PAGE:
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Discussion Starter · #1 ·
HELP!!! I've toasted 3 motors already and don't want to toast a 4th. But it did take the 3rd motor going down to find that my oil pan is being sucked dry! I have a 1984 350 Chevy block with 400 heads with everything stock otherwise. The motor is in a boat and at running 3000-3500 rpm after about 20-30 minutes completely empties the 5 quart oil pan. Had great oil pressure until the motor ran dry.

What is the problem? Is there a problem with 400 heads on a 350 Chevy with oil restrictions? I have no idea what else it could be.

Hope someone is able to help me. Thanks in advanced for your time.
 

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Have you checked out the oil drain back holes in the head to make sure it`s draining back? Are the ports open by the distributor and timing chain to assure oil drain back? 400 heads on a 350 aren`t great for performance, but they will work. There should not be any issue with oil drain back unless it`s being severly restricted by the head and lifter valley. I would think the problem is elsewhere as sucking the oil pan dry is not a very common problem.
 

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Discussion Starter · #4 ·
We rebuilt a 1981 350 Chevy block with the 400 heads twice. First time motor redone with rebuilt heads, all new bearings and new stock oil pump. Great oil pressure, real low motor temp then all of a sudden the oil pressure dropped and all the crank bearings overheated running 3000 rpm for about 30 minutes.

2nd time, same motor combo (1981 350 Chevy block with the 400 heads) with different crank and new oil pump. This motor lasted 12 hours before #8 connecting rod went out.

Thinking that perhaps the block had a cracked internal oil passage, the 3rd motor had a different 1984 350 short block that was running for 4 years. Took the 400 heads with yet another new oil pump. After about 30 minutes running between 3400-4000 rpm all of a sudden the oil pressure dropped again. I checked the dipstick immediately and there was no oil. I looked in the oil filler holes in the valve covers and saw some puddles of oil but not allot. After about 5 minutes, the oil was back in the pan.

Each time, the motor was completely disassembled, cleaned completely and put together properly. New OEM stock oil pump with 5 quart pan each time!!!

Any other ideas please?
 

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you say the engine is in a boat. Can you discribe the installation? I/O, V-drive, etc.

At speed, is the rear of the engine lower than the front? Is the crankcase vented well. Does the engine have much blowby at speed?
 

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Discussion Starter · #6 ·
Inboard 350 Mercury/Chevy, 22' open bow, 3900 lbs., Mercury Alpha 1 Outboard Drive. Engine is level, oil pickup 1/4"off the pan in the rear of the motor. Crankcase is vented through each valve cover into the top of the air cleaner. Did not notice any blowby whatsover. The oil just ain't draining back down into the pan. Any difference in oil drains between 350 & 400 heads?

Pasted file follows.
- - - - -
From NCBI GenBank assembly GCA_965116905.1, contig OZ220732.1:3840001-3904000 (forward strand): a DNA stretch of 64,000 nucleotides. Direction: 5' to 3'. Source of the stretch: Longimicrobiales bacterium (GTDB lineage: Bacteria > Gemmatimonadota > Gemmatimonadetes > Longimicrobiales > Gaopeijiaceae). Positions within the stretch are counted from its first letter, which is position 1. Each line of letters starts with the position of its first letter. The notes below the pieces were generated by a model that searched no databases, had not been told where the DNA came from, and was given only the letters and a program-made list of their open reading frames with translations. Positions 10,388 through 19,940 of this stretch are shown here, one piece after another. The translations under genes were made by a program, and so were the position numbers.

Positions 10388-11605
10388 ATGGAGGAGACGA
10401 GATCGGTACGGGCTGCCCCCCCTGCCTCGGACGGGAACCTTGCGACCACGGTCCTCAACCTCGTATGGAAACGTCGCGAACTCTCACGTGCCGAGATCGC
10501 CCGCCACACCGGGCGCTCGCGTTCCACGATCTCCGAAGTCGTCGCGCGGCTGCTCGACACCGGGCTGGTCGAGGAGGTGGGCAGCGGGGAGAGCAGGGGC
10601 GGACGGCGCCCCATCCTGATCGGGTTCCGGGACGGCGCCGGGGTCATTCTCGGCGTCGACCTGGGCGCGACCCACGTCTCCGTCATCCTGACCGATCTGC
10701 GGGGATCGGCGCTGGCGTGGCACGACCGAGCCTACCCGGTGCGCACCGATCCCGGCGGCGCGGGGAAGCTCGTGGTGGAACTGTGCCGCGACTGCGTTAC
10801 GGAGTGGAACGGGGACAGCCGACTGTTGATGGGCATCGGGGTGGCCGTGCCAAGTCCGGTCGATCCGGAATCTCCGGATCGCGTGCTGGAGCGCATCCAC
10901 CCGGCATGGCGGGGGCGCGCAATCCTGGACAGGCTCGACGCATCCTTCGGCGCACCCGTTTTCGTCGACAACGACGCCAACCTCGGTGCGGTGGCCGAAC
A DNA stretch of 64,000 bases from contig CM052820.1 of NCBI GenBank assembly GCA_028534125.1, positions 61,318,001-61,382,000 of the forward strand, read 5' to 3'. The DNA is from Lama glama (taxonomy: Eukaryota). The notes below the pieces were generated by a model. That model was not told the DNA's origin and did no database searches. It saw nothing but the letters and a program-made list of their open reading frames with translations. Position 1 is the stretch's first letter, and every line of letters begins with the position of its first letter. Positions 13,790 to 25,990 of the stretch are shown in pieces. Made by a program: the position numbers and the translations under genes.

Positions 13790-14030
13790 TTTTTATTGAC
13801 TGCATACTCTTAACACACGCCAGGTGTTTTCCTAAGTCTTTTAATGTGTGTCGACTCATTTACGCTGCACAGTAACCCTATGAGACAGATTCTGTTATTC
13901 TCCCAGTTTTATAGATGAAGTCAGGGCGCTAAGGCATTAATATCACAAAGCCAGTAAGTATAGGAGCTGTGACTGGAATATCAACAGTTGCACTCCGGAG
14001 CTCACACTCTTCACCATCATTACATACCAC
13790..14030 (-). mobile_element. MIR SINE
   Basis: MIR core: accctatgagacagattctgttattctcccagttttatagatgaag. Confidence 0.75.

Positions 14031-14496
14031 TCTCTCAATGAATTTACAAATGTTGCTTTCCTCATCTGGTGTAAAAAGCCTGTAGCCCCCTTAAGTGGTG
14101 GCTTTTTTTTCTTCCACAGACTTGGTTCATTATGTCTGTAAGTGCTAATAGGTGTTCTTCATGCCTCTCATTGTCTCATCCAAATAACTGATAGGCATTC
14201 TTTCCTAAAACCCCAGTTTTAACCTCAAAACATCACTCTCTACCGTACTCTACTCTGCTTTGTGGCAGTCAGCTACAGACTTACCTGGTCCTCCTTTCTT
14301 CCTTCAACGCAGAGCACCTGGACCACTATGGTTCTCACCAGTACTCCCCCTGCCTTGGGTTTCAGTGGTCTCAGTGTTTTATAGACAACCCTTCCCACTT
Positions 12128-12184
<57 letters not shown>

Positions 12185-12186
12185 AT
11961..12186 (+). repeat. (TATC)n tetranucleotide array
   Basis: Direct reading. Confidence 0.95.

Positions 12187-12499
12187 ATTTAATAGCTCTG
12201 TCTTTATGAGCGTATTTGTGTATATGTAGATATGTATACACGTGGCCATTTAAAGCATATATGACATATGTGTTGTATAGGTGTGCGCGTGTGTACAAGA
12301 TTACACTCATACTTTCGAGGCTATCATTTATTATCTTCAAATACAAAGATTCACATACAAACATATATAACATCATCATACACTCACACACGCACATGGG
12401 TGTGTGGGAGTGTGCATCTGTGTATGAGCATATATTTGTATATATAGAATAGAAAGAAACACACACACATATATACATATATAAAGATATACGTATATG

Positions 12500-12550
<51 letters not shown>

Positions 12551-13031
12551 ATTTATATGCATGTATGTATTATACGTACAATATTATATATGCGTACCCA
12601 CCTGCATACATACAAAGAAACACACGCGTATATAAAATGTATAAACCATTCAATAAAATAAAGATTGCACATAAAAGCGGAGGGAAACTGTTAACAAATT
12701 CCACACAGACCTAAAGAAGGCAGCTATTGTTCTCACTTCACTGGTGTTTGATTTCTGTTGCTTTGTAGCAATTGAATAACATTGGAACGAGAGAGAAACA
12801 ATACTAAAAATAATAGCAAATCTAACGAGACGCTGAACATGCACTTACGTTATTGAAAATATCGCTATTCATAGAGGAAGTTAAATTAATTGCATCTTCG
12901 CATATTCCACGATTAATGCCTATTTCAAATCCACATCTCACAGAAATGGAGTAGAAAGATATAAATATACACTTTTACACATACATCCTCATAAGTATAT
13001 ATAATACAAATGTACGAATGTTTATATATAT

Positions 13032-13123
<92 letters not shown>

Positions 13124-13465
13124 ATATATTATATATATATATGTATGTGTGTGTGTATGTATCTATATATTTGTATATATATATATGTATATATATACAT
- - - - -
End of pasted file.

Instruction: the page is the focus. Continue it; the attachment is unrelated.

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Shouldn't be any functional difference between 400 and 350 heads that would affect oil drainback that much. I run the 350 vortec in my 19' Baja at 5200 all day towing barefoot skiiers and never had an issue. A high-volume pump has the risk of pushing more oil than can drain back, but a standard pump should let you go WOT for hours at a time.

There should be no reason why this is happening, but try different heads? Or a different oil pump? Seems like they are the common factor in your builds. And... how are you determining that its because the oil pan is sucked dry? That's a bit of an urban legend, and it would explain your symptoms, but its unlikely and hard to diagnose. Are you using street tolerances on the bearings? Try opening them up to .0030 or .0035 and use 20w50. That's a more common marine/HD setup.
 

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You mentioned that after 5 min. the oil was back in the pan-How much oil was back in the pan? If enough was getting back to read on the stick, then you definitely have drain back restrictions. Double check the drain back hole/head gasket area with a flash light and make sure the gasket isn't blocking the hole somewhat. I've had to trim a few in the past, but its rare. Back in the day, some circle burner friends used to put pipe stem cleaners in the pushrods to slow down the oil flow to the top end, keeping it in the pan for the bottom end. Thats something you might try to help confirm your situation. I wouldn't recommend you leave the stem cleaners there, just try it for diagnostic purposes, then correct the real problem.
 

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Is your block vented properly? If it's not, and you get too much blow-by (which is produced at a maximum in a constantly loaded boat engine), the oil may have trouble draining back as air is being forced the other way through the head oil-drain holes.

I've had trouble before with the pan being sucked dry, but it was due to cold thick oil, a HVHP pump and a low capacity pan.
 

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Discussion Starter · #12 ·
Thanks for all the responses :)

Actually, nothing was reading on the dip stick when I turned off the motor.

The oil filter's on the block. It's vented as it originally was made with 1 hose out of each valve cover going to the top of the air cleaner. Will research this more on my motor.

Perhaps I have the wrong lifters and pushrods?

Bearing's were set .0025 with the proper SAE 30 needed for pushrod engines.
 
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